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Summary:

CyanogenMod may be the best Android firmware you’ve never heard of. You probably will though: The small group of developers behind it became a company this week with $7 million in funding. Meanwhile, HP launched four tablets that could appeal this holiday season.

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Amid the mad rush to buy new iPhones this week, Android was still in the headlines. Perhaps the biggest news was in regards to CyanogenMod (CM): The group behind the custom Android software is now an official company and may have its first hardware partner.

Not familiar with CM? Most mainstream Android device owners probably aren’t and they’re missing out. CM has long been a great software option for those that want what may be an even better version of Android than Android itself. The small group of developers behind CM have made their custom software available for at least four years. So why isn’t CM software on mainstream phones? Users need to have root access to their handset; something that most people have no idea how to gain, or even know about.

cyanogen mod

Still, in the overall market — particularly with Android enthusiasts — CM has a solid base: It’s estimated that more than 7.5 million Android phones run the software with its custom improvements over native Android. And why not when CM offers features such as performance boosts due to CPU overclocking, better custom theme options and support for FLAC audio files, to name a few.

CM raised $7 million in venture capital this week and one of the easiest ways it can boost usage of its software is to make it easier to install. That’s exactly what the new company plans to do. Instead of a multi-step process that requires a computer to install CM, the company is working on an app for the Google Play store that will do all of the hard work.

It would also help CM if phones were launched with its software and it appears that may happen next week. Oppo’s N1 could be the first handset partner for the young company. An announcement is planned for September 23 and based on a teaser video, it appears a version of the N1 will ship with CM pre-installed.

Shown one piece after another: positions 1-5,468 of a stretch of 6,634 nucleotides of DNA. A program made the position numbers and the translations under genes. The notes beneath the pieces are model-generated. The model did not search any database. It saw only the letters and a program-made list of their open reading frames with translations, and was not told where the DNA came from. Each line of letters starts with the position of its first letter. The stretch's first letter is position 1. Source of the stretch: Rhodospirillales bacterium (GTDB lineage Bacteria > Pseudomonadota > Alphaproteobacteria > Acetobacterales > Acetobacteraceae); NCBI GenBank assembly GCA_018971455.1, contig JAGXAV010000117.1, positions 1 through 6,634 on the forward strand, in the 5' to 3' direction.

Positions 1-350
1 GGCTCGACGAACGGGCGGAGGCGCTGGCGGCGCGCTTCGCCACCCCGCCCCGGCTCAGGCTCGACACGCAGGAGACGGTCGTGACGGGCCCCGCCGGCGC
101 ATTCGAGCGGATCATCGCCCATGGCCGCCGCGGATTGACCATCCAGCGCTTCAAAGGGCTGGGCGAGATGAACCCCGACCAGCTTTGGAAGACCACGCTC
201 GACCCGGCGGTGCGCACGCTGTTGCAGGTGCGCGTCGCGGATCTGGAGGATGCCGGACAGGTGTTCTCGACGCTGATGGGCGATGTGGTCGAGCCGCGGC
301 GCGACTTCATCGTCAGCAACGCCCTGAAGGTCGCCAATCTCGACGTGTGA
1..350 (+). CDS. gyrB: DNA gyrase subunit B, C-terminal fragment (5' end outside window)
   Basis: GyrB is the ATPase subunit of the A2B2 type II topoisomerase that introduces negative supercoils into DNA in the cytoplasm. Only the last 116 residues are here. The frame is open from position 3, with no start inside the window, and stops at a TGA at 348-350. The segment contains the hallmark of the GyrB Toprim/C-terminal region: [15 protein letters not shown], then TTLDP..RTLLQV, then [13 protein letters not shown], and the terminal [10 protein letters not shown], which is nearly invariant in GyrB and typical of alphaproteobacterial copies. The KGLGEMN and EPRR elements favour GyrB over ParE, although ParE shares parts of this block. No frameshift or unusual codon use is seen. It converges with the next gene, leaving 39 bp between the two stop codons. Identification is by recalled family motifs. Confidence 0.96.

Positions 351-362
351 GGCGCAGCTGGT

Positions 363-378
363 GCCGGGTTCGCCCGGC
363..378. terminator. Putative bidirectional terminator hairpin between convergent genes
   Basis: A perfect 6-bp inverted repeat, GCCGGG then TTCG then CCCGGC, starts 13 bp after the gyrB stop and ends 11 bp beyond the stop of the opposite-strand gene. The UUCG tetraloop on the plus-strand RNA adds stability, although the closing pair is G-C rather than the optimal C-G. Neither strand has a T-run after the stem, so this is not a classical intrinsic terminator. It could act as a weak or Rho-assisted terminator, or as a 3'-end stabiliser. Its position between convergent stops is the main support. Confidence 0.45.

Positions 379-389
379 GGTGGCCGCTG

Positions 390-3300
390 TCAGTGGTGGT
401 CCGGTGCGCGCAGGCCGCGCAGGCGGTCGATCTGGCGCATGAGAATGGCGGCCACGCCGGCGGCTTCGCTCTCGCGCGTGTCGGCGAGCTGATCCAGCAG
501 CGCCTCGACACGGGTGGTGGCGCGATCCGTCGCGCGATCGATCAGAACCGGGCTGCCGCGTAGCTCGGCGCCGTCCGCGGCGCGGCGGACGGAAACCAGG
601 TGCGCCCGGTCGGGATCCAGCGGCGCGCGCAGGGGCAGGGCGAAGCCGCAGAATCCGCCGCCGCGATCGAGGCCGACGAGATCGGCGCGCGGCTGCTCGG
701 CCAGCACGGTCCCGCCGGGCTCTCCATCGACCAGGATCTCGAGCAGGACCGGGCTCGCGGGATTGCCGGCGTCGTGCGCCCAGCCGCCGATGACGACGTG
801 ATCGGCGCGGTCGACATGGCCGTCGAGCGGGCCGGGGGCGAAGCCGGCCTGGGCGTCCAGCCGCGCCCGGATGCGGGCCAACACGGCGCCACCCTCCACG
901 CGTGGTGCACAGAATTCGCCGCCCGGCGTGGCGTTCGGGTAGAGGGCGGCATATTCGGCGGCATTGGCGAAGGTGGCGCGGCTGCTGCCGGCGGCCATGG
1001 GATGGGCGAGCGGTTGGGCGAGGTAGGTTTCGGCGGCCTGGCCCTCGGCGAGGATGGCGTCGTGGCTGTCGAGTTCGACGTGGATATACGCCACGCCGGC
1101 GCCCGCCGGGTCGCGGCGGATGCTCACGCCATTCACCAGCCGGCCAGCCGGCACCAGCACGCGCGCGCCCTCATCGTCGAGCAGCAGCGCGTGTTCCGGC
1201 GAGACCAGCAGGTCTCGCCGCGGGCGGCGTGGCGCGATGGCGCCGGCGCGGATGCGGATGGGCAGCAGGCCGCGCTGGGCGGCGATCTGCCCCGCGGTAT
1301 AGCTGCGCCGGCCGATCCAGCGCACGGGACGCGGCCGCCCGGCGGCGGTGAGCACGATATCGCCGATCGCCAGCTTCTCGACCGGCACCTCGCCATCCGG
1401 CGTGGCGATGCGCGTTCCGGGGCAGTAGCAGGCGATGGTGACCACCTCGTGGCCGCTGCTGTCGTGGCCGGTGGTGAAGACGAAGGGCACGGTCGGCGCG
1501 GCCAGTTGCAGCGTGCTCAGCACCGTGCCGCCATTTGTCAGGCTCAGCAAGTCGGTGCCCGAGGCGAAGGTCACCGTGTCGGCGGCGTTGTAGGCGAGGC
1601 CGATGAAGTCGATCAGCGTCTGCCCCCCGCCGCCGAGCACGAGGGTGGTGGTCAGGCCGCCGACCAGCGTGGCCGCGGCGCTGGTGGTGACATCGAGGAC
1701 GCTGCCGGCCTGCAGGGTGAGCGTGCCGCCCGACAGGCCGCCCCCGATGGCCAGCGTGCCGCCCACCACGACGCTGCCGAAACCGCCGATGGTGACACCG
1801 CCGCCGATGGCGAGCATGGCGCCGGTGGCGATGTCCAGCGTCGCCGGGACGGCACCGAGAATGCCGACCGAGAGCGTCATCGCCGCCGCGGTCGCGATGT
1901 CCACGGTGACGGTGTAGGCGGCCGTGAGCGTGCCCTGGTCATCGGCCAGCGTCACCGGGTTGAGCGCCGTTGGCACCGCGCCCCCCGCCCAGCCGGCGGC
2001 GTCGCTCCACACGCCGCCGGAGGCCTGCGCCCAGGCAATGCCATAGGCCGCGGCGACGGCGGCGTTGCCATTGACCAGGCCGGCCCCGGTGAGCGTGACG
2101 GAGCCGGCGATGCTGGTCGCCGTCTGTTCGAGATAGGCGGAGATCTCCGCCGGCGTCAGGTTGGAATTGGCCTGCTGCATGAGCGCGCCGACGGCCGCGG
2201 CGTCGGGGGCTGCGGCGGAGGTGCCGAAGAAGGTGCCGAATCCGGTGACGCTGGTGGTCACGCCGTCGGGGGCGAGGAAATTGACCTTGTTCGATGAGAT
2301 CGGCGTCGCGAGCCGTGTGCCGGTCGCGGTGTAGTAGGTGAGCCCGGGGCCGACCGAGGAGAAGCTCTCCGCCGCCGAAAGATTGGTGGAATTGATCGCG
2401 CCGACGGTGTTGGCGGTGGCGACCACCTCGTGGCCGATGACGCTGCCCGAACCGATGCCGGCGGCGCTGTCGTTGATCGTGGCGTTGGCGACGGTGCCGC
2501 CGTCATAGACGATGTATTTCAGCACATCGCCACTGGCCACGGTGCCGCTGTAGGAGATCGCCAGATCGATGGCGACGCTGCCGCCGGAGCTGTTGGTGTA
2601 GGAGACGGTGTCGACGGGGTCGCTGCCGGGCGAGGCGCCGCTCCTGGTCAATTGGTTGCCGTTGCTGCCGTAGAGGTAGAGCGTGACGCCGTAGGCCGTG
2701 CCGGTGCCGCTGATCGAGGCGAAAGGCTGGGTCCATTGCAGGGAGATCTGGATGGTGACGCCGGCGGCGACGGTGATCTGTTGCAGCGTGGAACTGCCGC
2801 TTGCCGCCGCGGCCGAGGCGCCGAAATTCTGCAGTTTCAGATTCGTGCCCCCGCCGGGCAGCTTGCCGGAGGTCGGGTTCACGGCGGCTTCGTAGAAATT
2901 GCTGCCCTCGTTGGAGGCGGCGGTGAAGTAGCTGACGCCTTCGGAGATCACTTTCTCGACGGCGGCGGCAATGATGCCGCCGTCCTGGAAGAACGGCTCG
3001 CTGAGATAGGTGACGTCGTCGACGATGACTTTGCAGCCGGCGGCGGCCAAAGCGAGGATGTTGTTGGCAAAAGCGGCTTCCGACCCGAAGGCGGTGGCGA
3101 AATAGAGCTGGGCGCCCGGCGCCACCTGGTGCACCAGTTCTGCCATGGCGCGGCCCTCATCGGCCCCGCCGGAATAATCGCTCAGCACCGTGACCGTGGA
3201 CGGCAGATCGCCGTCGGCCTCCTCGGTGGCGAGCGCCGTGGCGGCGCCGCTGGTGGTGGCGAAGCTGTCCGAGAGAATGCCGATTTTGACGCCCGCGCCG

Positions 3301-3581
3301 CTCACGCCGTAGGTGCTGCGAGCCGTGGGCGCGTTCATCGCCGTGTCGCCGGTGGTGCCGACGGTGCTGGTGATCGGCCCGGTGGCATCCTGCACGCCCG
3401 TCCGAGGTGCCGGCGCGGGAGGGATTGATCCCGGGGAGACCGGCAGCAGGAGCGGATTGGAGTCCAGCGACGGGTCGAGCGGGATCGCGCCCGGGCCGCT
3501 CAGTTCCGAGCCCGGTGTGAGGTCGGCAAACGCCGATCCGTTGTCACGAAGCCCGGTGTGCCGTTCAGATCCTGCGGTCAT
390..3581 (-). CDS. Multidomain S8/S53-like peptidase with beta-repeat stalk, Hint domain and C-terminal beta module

CM won’t be on any HP’s four new Android slates out of the box. The company launched a line of tablets that look far better than the Slate 7 it brought to market in April. Here’s a run-down of the new devices, two of which are based on Nvidia’s reference design:

  • HP Slate 7 Extreme. This looks like an upgrade of the original model and should pack more punch with an Nvidia Tegra 4 chip. The device will use Nvidia’s PureAudio technology with front-facing speakers and a rear bass-reflex speaker. A stylus is included but there’s no digitizer in the 1280 x 800 tablet so this sounds like a capacitive pen.
  • HP Slate Pro. At 7.98-inches, this Android tablet is a step up from the Slate 7. It keeps the Tegra 4 chip but ups the resolution to 1600 x 1200 in a 4:3 aspect ratio. Engadget says a pair of cameras are integrated: 8 megapixels on the back and 2 megapixels on the front.
  • HP Slate 7 HD and Slate 10 HD. These are 1280 x 800 tablets in 7- and 10-inch sizes. Both will come in an LTE option with up to 200 MB of free service per month through T-Mobile and the option to add more broadband capacity as needed. Beats Audio is included. HP hasn’t specified the chipmaker in these, so I suspect it’s not Nvidia.

HP Slate 10

None of the tablets have pricing yet; HP will announce that closer to the November launch.

  1. A fortuitous pairing of stories: CyanogenMod is what made the original HP slate really usable.

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  2. I was generally interested in this article and was looking for a reason to explore CM further. But then I read this:

    “And why not when CM offers features such as performance boosts due to CPU overclocking, better custom theme options and support for FLAC audio files, to name a few”

    That’s the best you can come up with? Every single one of those improvements have zero value to me. I’m sure there is a good reason they raised $7M, I’m assuming there must be something else of value here. Can you come up with anything else? Otherwise I’m very confused.

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    1. Sorry, Scott. This wasn’t meant to be an all-compassing article on why CM is good; it’s a weekly wrap-up of news. But you raise a good point.

      Maybe we need a “Why you should try CM on your Android” post? Thanks!

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  3. Here’s ten reasons to use CM. And there are many more. http://goo.gl/1r4w2

    I love that I can load The very latest Android 4.3 without all of the bloatware on my phone, even if its an old phone within a week or two of release. No waiting till the carrier or the manufacturer finally upgrade me over the air.

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